JOUR155 Advertising Copyrighting

Department of Language & Literature: Journalism

I. Course Number and Title
JOUR155 Advertising Copyrighting
II. Number of Credits
3 credits
III. Minimum Number of Instructional Minutes Per Semester
2250 minutes for 3 credit course (750 per credit hour)
IV. Prerequisites
None
Corequisites
None
V. Other Pertinent Information
The Department of Language and Literature has determined that all journalism courses will require a 5000 word minimum in writing assignments.
VI. Catalog Course Description
An introduction to the theory and practice of creating and writing advertising messages for products and services. Exercises for developing persuasive ads for magazines, newspapers, radio, and television. Exploration of ad agency creative functions and structure. Discussions, group work, films, videos, lectures. No prior advertising experience needed.
VII. Required Course Content and Direction
  1. Learning Goals:

    This course teaches the student to develop all types of advertising "copy" for the print and electronic media. This copy includes headlines, subheads, bodycopy, and slogans for the print media and scripts for the ads carried in the electronic media. Principles of persuasion are analyzed and ethical issues are discussed so that advertising copywriters understand their responsibility to both the advertiser and the consumer. Students are taught to become discriminating consumers of advertising since they, too, are part of a free enterprise system.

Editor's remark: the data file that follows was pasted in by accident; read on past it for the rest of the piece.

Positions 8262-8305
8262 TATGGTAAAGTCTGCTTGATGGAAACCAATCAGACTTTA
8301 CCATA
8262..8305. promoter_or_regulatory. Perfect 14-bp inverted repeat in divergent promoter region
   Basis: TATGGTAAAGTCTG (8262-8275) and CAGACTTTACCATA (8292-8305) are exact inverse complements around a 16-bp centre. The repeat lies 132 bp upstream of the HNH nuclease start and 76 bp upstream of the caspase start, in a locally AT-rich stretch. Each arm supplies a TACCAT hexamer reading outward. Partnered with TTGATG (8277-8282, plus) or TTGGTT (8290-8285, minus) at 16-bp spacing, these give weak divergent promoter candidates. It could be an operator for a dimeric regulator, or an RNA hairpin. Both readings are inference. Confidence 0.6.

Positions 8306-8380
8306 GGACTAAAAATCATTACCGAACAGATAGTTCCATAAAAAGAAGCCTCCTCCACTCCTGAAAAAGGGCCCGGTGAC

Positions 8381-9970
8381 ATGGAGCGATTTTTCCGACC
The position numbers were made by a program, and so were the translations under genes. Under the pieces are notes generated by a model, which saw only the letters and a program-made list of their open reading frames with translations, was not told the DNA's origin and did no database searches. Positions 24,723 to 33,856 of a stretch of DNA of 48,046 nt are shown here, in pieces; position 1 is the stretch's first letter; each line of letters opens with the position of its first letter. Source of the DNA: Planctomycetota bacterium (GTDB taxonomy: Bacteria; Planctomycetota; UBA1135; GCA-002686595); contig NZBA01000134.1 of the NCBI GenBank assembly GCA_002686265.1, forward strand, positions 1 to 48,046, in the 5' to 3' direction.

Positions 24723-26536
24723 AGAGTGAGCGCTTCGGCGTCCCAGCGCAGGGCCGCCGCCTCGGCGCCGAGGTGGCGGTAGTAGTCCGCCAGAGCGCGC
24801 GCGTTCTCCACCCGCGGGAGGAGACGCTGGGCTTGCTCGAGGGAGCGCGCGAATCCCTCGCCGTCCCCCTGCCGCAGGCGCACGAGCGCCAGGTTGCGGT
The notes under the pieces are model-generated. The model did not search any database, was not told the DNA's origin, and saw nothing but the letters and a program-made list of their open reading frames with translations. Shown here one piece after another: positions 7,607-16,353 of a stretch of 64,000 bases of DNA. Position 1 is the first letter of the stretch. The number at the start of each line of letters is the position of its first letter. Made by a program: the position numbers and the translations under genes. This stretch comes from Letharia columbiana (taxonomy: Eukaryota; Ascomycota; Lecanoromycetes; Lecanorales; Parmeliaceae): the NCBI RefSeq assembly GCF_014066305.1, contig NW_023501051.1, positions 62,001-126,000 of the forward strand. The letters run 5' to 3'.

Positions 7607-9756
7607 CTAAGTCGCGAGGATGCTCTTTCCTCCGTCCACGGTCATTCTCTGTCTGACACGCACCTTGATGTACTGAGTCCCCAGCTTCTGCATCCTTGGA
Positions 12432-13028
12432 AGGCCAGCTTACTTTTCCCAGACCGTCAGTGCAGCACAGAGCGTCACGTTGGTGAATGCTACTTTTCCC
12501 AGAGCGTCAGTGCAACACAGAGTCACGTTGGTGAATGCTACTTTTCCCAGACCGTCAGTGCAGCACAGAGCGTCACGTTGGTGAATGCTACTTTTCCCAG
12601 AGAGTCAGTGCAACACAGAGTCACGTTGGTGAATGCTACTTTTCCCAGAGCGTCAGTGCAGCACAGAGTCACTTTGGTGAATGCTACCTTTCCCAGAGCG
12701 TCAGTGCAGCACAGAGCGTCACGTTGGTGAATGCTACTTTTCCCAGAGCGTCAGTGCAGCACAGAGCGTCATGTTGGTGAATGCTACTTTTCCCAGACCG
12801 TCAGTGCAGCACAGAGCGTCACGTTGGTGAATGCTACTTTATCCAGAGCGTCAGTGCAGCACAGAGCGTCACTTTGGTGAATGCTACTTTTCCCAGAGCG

CORE CURRICULUM GOALS and OBJECTIVES

    CATEGORY III
    INFORMATION LITERACY

    Courses satisfying Information Literacy must meet every objective. The students learn and practice the skills of identifying the need for information, and gathering, evaluating, and documenting that information in their program areas.

    OBJECTIVES: Students will be able to

    1. determine the nature and extent of the information needed;
    2. determine the technologies and information formats appropriate for the information identified;
    3. access needed information effectively and efficiently;
    4. evaluate information and its sources critically and incorporate selected information into their knowledge base and value system;
    5. develop an understanding of many of the economic, legal, and social issues surrounding the use of information and access and use information legally and ethically.

    CRITICAL THINKING/PROBLEM SOLVING

    The students learn and practice the skills of interpretation, application, analysis, synthesis, evaluation, reasoning, and/or problem solving.

    OBJECTIVES: Students will be able to

    1. understand and express the meaning and significance of a variety of communications (Interpretation);
    2. use methods, concepts and theories in new situations (Application Skills);
    3. identify the explicit and implied features of a communication, especially in arguments that put forth a conclusion. (Analysis skills);
    4. integrate and/or combine knowledge from multiple sources to create new knowledge. (Synthesis);
    5. assess the credibility of a communication and the strength of claims and arguments. (Evaluation Skills);